Words are made up of one or more morphemes. The morphemes that make up the word determine its meaning.

Now that we know that, let’s put that knowledge to practical use! Comment with one of your favorite words and its breakdown into morphemes and you could enter to win $10 to Starbucks. Who wouldn’t enjoy an iced vanilla chai tea latte this week? My hand is raised high. I’m obviously not entering, but I broke down a word for you anyway:


prefix: in-
root: cred
suffix: -ible

PS. Nobody is grading you for accuracy here. I super love grammar, so I want you to love it! And if you walk away from here with a little more understanding, confidence, and love for it, I’ll be more than satisfied.

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Many thanks to the Rochester Institute of Technology’s page on morphemes for the more technical information found here.

the words we choose.

I don’t want to be a writer.

(Mhm. I said it.)

(And actually I spent a solid hour or more on Twitter scrolling through a Harry Potter account, mostly to avoid writing this post.)

Writing, after all, is hard. I have wrestled over the difficulty of that for some time now, and as I was mentally preparing this post in my head, I realized why.

The difficulty of writing is not in the act itself. It’s easy to put fingers to keyboard or pen to paper and write words. The difficulty in writing is the act of choosing the right words, of selecting the ones that will illuminate precisely the meaning of what you’re trying to communicate. The authors we love most, who create worlds for us beyond our understanding, are the ones who have practiced this to the point of mastery. (And even then, there is still so much to learn.)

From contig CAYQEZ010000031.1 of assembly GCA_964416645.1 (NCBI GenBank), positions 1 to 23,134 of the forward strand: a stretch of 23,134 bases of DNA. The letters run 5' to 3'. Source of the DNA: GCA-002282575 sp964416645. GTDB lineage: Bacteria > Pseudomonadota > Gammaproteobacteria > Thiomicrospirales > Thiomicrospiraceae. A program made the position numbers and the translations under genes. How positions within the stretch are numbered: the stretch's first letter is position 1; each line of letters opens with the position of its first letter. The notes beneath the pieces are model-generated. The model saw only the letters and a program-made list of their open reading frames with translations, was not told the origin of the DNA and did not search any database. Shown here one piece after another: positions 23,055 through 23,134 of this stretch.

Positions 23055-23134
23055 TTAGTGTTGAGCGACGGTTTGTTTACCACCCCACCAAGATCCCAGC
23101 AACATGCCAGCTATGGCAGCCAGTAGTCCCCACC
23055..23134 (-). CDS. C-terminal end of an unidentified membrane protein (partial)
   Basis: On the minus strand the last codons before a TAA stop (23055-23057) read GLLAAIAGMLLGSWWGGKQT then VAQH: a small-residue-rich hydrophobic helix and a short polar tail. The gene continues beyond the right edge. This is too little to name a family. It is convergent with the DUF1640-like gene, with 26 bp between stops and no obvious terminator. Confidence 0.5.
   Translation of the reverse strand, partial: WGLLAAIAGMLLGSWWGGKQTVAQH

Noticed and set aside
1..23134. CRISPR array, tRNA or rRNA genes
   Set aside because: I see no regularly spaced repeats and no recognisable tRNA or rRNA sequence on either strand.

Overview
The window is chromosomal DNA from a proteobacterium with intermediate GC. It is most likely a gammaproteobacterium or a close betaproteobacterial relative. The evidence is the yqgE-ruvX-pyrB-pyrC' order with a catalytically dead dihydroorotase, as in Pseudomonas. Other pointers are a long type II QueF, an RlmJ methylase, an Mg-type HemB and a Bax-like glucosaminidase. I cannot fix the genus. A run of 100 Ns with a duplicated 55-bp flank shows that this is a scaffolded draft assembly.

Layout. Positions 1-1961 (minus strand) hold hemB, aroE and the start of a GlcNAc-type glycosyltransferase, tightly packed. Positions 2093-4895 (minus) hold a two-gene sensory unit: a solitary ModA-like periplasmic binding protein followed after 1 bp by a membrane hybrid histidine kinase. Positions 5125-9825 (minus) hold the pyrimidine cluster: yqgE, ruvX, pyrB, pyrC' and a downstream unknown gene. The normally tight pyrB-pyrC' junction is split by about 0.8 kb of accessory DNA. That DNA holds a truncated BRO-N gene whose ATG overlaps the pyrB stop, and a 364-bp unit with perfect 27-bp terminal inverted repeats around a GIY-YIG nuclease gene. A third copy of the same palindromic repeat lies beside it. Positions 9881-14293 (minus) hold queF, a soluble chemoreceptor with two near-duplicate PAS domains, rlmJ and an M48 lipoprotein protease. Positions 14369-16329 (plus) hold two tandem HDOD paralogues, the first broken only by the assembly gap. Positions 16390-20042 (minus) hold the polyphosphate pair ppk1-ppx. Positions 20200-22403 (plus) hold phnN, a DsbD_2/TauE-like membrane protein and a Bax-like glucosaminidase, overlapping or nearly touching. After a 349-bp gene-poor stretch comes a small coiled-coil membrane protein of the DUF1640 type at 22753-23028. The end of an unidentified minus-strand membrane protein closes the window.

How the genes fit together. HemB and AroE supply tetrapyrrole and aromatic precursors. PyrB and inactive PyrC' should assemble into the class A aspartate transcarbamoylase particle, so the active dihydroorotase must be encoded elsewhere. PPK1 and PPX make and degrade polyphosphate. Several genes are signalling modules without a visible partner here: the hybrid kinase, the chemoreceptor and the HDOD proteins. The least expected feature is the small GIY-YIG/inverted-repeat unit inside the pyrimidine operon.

So the battle for us as writers is not to master the imitation of those who have gone before. It is to master the precise art of selecting the right words. And I don’t mean “right” as opposed to “wrong,” but as opposed to “not the best.”

But why is mastering diction, or the art of choosing words, so important?

First, creation is an act of worship. We will never worship perfectly. But to worship God at only half of our ability is to rob Him of the glory that is rightfully His. He used words to create His best work and He called that good. He has only asked that we would do the same with the gifts He has given us, and for many of us, that means writing, speaking, or both.

Second, our words have the ability to bring people to Jesus or to push them away. When we resort to cliché and Christianese, when we say what is easy in lieu of what is true, we push them away. I mentioned in my Influence Network class on writing that even I, who believe firmly in Jesus, am pushed away from Him when I hear Christians say the happy thing instead of the true thing. You might feel the same way as I do in those instances, and in that case, you know well why it’s critical not to say what’s easy but to say what’s true.

So how do we figure out which words to use instead?

1. Acknowledge the emotions of others. This is hard for me because I am, admittedly, not a sympathetic person. I am, however, deeply empathetic. One of the hardest things for me to speak to is grief, but I have tried to find a way to do so anyway. I remember thinking, when people would share about heartrending situations, that my heart was breaking with theirs, but how on earth was I supposed to communicate that my heart felt ripped apart as well? And after a while, it occurred to me: I knew just how I felt, so that’s what I should say.